Precious metal gains and losses kicked in new prices for United States Mint gold and platinum collector coins on Wednesday morning.
Normally U.S. Mint coins price adjustments go either up or down, across the board. However, the weekly average for platinum fell as gold rose, resulting in Mint coins moving opposite of each other.
The newly released 2010 American Eagle Platinum proof coin went from its launch price of $1,892 to $1,792, falling $100.
The Mint’s pricing policy relies predominantly on the weekly average of precious metals prices between the prior Thursday AM London Fix to the current Wednesday AM London Fix. The average price for platinum during this period was $1,532.78 an ounce, which slid the Mint’s platinum coin pricing scale to the current $1,450.00 to $1,549.99 and set the coins to the price that they are today.
The change is stinging for buyers who have already scooped up most of the coins. 8,268 were purchased between their launch on August 13 through to August 15, leaving only 1,732 left as of Sunday. There may be just a few hundred left to order as of this writing since their mintage ceiling is 10,000.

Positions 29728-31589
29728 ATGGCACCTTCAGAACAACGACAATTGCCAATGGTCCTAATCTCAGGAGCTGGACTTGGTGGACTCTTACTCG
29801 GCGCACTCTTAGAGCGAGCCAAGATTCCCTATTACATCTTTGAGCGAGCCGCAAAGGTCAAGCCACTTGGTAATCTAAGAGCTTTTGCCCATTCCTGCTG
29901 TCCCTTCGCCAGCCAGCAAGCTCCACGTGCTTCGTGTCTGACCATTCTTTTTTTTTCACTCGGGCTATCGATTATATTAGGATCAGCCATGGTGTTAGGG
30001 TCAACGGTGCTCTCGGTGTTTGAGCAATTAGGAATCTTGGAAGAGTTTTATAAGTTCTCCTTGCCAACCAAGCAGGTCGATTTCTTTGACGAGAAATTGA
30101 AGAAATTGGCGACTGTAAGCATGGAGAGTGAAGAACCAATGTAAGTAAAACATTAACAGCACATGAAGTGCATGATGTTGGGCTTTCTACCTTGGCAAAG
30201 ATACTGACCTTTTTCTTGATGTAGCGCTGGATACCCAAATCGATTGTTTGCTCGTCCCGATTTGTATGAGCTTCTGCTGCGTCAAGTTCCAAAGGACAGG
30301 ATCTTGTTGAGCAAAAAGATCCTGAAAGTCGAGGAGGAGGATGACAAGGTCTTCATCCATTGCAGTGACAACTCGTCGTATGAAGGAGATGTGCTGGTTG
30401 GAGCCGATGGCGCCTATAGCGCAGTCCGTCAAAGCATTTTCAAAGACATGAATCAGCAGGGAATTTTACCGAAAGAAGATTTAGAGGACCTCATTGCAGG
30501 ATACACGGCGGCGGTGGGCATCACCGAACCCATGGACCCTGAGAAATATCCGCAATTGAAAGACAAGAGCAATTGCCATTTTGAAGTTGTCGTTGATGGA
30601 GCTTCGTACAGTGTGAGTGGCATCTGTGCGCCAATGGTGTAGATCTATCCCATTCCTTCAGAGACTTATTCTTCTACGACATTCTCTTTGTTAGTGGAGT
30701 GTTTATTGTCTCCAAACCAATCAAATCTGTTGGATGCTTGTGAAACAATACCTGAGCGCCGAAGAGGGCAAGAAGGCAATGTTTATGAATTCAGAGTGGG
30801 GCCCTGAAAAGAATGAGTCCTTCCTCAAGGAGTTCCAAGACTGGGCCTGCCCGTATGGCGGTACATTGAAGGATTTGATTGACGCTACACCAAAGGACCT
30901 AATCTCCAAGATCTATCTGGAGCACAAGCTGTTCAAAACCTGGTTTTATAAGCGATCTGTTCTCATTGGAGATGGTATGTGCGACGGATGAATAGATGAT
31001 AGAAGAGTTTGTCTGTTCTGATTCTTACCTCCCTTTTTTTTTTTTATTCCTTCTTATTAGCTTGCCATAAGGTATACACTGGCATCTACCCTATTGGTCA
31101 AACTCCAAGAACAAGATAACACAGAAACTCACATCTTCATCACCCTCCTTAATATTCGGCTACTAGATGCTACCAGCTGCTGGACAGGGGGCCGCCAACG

2010 First Spouse Gold proof and uncirculated coins rose $25, with the proofs moving up from $754 to $779, and the uncirculated gold pieces jumping from $741 to $766. Both coin options have now returned to their highest pricing points of the year.
2010 American Buffalo Gold proof coins advanced $50 to $1,510.00 — also at their highest levels of the year.
The weekly average for gold was $1,218.11 an ounce, lifting the Mint’s gold coin pricing range between $1200.00 and $1,249.99.
For future prices adjustments to occur, the London Fix gold or platinum weekly average will need to move outside the aforementioned ranges. For the Platinum Eagle proof coins, however, it would seem more likely that they will be sold out before another adjustment could take place — especially with their more attractive price.